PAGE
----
Pursuing a Biomedical Equipment Technician
When you were little, choosing a career was easy. You wanted to be a superhero or a doctor or a firefighter–and that was all the qualification you needed. As a grown-up, you know that's just not realistic. If you're considering launching a career as a biomedical equipment technician, this guide will give you the steps you need to get there.
When it comes to finding a career, there are no guarantees. However, if you start taking small steps now you can build the skills and develop the expertise you need for a career in the growing biomedical equipment technology field.
Work well under pressure – What's so stressful about maintaining medical equipment? Techs who find themselves fixing a broken hospital bed likely won’t feel too much pressure. What happens when the piece of equipment is a rural hospital's only CAT scan machine? Will you be able to repair it in the middle of the night, knowing there's a seriously ill patient who needs it right now? Sure, it might not be that stressful all the time, but when it happens you need to handle the pressure like a pro.
- Earn an internship – As important as school is you can still benefit from the hands-on training that an internship provides. This opportunity will allow you to familiarize yourself with a typical working environment as well as provide the on-the-job experience that will make you a more marketable job candidate.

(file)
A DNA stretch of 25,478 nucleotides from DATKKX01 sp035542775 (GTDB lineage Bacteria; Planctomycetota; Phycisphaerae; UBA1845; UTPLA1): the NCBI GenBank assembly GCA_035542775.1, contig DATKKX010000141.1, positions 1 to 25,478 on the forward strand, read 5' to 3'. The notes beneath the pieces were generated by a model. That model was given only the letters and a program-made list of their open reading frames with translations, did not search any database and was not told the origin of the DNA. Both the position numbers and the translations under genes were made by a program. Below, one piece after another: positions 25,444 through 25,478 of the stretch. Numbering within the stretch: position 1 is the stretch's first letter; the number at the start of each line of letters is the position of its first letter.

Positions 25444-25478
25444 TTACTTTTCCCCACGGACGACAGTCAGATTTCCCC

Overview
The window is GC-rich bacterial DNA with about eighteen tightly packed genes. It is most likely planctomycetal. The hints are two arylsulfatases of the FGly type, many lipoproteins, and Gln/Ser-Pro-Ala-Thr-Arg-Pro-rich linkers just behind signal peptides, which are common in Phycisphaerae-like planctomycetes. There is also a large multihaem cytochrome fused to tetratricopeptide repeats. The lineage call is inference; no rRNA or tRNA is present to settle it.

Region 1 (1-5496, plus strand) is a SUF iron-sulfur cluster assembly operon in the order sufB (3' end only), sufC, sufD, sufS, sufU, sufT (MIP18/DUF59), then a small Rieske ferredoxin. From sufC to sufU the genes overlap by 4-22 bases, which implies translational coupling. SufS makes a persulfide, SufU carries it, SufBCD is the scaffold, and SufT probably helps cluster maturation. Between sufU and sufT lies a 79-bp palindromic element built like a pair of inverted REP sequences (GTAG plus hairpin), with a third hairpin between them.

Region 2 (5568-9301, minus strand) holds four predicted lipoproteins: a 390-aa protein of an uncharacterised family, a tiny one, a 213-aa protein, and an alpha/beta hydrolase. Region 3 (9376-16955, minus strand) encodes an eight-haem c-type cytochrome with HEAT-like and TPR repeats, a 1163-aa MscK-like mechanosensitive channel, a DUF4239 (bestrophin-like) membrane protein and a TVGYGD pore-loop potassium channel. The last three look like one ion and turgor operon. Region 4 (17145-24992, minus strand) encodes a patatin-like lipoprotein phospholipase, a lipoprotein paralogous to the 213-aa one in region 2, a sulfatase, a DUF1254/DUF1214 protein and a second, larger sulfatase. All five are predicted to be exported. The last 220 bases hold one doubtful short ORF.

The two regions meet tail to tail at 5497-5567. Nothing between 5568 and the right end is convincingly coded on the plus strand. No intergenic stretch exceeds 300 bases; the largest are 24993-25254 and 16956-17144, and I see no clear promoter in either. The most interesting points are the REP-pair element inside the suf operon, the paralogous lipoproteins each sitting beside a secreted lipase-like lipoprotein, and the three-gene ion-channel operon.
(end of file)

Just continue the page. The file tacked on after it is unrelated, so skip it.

- Love to learn – Technology is constantly changing–and medical technology is no different. Machines become more complex, calibrations become more precise, and your job will require more specialized learning. Expect to continue your education in a variety of ways, from continuing ed courses through an online school to manufacturer-sponsored workshops.
- Be a good translator – As a technician, you'll be speaking a language that can be downright confusing to others. A biomedical equipment technician will deal with a variety of groups, from doctors and engineers to patients and staff. To be effective you may need to communicate rather complex mechanical ideas to those around you.